FIG. 4 shows the exchange backend systems 312 needed for trading digital futures in more detail. A digital futures contract definition module 340 stores all relevant data concerning the digital futures contract to be traded on the trading platform 320, including the contract symbol, the definition of the binary variable, the underlying asset (if there is one) the threshold value, or the event description, etc. A pricing data accumulation and dissemination module 348 receives contract information from the digital futures contract definition module 340 and transaction data from the matching engine 310. The pricing data accumulation and dissemination module 348 provides the market data regarding open bids and offers and recent transactions to the market data vendors 318. The pricing data accumulation and dissemination module 348 also forwards transaction data to the Clearing Corporation so that the Clearing Corporation may mark-to-market the accounts of Member Firms at the close of each trading day, taking into account current market prices for the digital futures contracts. Finally, a settlement calculation module 346 receives input from the binary variable monitoring module 344. On the settlement date the settlement calculation module 346 calculates the settlement amount based on the state of the binary variable. The settlement calculation module 346 forwards the settlement amount to the Clearing Corporation which performs a final mark-to-market on the Member Firms' accounts to settle the digital futures contract.
The method of creating and trading digital futures contracts and the system for trading such contracts provides investors with a vehicle where they may isolate a single binary event and take a position relative to their estimate of whether the event will occur or will not occur. Thus, investors will be able to take positions relative to the events themselves rather taking indirect positions in the expected effects the occurrence or non-occurrence of the event will cause. The ability to take positions regarding such binary events allows investors to more accurately and efficiently manage risk.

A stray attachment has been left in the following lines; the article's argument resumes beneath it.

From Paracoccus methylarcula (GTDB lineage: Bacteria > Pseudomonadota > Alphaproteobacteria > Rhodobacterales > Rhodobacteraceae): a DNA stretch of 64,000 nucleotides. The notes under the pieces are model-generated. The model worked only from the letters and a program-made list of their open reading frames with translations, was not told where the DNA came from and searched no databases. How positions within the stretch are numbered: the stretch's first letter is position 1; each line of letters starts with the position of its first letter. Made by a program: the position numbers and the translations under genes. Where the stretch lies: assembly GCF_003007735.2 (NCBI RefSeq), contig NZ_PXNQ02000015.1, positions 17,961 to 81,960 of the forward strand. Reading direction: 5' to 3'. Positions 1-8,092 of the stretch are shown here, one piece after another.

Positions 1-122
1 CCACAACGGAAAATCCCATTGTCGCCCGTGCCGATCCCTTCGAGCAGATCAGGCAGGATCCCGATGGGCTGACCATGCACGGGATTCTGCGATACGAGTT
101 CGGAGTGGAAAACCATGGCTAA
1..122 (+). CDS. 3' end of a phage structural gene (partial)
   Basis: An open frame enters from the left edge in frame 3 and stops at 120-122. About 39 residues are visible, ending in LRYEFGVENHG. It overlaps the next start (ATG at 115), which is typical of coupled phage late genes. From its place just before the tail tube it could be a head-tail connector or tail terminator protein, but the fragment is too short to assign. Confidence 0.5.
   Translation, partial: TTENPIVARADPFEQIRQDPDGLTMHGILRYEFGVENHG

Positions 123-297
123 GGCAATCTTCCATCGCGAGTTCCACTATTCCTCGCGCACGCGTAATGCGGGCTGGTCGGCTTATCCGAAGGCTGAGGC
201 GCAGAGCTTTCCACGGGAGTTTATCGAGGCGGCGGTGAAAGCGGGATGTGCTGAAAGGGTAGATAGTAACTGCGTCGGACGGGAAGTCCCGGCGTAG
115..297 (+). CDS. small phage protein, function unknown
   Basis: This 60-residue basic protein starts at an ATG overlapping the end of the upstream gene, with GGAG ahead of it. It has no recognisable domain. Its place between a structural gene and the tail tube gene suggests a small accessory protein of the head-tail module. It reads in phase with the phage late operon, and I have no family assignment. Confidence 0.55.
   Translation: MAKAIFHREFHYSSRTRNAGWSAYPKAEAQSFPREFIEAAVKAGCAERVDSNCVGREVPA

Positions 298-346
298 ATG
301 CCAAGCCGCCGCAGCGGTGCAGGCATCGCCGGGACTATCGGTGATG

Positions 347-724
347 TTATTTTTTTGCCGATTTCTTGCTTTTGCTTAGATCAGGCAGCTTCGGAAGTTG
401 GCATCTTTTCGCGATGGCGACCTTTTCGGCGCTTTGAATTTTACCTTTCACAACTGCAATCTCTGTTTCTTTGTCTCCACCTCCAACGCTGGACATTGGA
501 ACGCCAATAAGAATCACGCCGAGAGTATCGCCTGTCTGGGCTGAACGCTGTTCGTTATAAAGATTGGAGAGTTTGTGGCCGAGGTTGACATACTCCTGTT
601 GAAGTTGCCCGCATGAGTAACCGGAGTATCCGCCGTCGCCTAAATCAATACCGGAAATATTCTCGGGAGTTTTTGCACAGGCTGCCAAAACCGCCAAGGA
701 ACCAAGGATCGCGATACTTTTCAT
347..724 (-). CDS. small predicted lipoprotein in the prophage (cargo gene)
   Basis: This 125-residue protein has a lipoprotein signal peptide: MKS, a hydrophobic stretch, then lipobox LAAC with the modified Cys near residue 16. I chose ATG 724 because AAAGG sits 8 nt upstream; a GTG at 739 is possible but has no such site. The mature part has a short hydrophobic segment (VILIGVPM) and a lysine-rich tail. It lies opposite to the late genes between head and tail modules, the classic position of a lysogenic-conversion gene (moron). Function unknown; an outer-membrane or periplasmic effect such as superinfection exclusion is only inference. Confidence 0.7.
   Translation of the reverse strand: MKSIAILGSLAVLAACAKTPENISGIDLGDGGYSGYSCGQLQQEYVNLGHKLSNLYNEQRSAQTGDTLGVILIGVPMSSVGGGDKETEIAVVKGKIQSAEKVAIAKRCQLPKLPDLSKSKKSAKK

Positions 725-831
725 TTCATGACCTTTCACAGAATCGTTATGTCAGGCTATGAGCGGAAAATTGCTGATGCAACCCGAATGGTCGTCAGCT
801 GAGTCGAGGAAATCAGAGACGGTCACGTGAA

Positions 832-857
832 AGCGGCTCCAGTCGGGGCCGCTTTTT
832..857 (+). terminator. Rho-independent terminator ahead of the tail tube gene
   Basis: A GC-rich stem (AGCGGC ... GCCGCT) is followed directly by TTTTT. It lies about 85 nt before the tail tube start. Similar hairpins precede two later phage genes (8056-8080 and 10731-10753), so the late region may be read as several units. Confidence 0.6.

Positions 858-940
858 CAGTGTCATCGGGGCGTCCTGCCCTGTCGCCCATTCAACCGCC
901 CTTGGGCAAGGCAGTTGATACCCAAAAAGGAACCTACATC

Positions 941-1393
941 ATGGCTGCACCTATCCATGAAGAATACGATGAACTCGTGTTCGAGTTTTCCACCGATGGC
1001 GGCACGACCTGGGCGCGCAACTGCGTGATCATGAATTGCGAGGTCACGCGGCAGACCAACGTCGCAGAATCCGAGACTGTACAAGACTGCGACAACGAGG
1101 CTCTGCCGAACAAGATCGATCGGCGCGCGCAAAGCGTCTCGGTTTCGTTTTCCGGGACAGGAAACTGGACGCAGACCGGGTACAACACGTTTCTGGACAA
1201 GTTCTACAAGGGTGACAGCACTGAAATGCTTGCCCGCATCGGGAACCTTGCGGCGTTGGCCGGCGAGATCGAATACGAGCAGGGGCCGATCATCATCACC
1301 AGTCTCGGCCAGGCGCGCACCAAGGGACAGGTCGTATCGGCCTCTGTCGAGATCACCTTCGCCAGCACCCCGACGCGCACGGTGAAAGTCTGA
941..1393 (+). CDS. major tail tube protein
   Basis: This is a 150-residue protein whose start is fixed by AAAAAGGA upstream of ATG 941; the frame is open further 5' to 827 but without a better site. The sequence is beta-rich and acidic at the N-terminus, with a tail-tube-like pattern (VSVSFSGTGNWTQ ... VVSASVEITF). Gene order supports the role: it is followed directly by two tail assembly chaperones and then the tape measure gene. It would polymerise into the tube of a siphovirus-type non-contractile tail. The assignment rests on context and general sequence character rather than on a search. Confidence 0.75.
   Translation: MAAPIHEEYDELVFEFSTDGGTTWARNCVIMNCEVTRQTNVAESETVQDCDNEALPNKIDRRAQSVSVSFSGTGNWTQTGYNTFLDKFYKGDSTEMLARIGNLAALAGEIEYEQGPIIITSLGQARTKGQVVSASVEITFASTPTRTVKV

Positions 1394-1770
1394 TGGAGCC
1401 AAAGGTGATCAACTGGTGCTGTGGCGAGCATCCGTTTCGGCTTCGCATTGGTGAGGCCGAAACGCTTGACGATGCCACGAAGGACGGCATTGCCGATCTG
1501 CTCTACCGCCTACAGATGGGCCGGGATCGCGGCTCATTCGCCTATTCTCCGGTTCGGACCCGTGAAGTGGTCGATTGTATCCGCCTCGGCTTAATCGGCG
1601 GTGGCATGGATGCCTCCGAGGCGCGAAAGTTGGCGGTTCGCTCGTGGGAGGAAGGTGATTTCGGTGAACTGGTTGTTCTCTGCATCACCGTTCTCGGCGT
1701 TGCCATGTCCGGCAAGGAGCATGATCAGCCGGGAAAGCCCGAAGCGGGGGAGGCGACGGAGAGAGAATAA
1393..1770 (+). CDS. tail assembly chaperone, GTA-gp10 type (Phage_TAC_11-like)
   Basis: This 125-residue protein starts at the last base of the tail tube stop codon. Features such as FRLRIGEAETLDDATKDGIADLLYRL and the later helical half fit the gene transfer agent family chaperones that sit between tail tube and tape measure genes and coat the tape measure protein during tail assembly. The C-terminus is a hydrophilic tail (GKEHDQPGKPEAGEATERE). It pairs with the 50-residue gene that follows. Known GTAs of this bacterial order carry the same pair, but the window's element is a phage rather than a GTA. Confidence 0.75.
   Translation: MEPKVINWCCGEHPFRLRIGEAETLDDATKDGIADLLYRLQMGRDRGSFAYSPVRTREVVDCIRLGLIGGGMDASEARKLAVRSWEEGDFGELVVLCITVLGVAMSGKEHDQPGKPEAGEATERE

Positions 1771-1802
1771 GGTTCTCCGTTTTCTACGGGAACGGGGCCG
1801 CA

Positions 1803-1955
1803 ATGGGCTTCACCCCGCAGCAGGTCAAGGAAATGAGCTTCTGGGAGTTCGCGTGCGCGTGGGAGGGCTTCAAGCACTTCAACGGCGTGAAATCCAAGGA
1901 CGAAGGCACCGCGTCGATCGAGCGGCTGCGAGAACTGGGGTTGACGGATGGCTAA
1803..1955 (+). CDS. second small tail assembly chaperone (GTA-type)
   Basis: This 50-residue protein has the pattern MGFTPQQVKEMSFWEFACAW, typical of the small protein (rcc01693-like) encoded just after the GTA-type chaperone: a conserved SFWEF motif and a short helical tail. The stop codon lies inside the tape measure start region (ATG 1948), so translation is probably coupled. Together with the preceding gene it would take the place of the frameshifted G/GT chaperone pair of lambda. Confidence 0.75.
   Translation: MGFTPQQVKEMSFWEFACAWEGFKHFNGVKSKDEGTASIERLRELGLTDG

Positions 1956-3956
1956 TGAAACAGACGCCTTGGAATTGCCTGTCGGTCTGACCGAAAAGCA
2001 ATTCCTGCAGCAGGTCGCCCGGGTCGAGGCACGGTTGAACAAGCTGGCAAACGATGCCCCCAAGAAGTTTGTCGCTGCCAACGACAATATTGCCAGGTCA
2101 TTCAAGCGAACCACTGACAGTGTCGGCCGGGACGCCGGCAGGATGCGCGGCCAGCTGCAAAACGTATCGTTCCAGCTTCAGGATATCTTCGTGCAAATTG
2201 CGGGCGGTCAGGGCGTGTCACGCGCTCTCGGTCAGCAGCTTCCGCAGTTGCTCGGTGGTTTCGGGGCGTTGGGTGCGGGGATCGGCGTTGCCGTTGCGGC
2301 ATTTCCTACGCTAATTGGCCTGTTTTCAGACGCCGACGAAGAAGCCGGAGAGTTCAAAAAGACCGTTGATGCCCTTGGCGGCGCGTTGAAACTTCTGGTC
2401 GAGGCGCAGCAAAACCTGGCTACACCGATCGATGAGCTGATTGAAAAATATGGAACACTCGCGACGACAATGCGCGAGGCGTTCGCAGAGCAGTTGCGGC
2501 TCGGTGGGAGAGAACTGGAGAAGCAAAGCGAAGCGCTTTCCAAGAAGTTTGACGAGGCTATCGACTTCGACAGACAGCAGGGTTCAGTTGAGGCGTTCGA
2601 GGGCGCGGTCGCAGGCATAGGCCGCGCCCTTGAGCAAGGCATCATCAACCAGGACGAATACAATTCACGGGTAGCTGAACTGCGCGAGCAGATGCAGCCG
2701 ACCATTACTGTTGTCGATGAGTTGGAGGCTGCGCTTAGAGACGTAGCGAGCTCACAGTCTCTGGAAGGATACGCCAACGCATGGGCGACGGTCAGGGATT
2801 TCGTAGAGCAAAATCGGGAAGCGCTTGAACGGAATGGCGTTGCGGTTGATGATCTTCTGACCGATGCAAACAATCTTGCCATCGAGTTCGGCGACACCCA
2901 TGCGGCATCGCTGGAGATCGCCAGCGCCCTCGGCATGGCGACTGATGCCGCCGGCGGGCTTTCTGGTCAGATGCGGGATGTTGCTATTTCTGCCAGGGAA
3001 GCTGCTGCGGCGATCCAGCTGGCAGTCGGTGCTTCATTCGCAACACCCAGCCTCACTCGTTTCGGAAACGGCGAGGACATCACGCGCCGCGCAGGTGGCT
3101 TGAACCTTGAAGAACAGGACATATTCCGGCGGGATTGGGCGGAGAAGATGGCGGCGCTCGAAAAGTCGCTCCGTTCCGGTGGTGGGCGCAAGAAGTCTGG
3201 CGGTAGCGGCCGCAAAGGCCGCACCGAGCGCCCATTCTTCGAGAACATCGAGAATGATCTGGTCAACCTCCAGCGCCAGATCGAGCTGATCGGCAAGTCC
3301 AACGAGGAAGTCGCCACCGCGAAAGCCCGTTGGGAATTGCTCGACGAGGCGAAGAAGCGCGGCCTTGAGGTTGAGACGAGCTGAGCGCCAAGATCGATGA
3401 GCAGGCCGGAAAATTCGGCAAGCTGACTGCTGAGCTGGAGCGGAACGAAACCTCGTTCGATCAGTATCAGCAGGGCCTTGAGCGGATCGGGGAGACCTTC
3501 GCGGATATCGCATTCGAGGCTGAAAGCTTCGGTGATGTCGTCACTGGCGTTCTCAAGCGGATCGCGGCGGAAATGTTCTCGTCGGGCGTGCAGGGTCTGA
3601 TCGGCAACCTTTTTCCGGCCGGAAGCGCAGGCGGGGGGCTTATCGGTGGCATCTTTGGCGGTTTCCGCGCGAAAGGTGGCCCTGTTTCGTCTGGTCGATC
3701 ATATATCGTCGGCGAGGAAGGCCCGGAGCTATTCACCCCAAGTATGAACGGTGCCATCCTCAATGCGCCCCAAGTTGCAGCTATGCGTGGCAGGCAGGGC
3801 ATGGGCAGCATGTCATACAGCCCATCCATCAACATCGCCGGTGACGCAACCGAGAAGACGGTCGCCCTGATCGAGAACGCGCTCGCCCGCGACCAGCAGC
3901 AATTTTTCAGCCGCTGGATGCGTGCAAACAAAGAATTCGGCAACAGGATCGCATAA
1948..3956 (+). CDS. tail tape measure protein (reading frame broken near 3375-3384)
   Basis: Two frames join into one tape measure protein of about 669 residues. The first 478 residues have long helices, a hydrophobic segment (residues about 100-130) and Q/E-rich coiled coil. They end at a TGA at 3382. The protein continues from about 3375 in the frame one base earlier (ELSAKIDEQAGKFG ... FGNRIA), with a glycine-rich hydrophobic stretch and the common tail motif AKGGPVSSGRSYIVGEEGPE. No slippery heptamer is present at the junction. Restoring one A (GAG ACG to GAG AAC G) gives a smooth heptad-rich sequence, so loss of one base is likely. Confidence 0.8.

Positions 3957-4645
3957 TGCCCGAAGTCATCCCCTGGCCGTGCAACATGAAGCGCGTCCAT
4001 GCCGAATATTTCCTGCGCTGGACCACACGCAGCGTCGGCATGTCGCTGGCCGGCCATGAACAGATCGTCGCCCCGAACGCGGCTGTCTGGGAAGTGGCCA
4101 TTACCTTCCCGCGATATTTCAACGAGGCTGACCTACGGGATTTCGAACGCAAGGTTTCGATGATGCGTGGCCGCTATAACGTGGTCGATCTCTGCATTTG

A digital derivative contract may also be structured as a digital option contract and trade on an exchange as described above for a digital futures contract. Typically, a digital option contract is structured so that the option pays out a specified amount if the option expires in-the-money, or pays out nothing if the option expires out-of-the-money.
In one embodiment, the digital option contract is a digital put option contract based on an underlying asset or economic indicator with a strike price based on the current price of the underlying asset. At expiration of the digital put option contract, the option pays out a specified amount if the strike price is greater than or equal to the value of the underlying asset at expiration of the digital put option contract. However, if the strike price is less than the value of the underlying asset at expiration of the digital put option contract, the option pays out nothing.
In another embodiment, the digital option contract is a digital call option contract based on an underlying asset with a strike price based on the current price of the underlying asset. At expiration of the digital call option contract, the option pays out a specified amount if the strike price is less than or equal to the value of the underlying asset at expiration of the digital call option contract. However, if the strike price is greater than the value of the underlying asset at expiration of the digital call option contract, the option pays out nothing.
While various embodiments of the invention have been described, it will be apparent to those of ordinary skill in the art that many more embodiments and implementations are possible within the scope of the invention. Accordingly, the invention is not to be restricted except in light of the attached claims and their equivalents.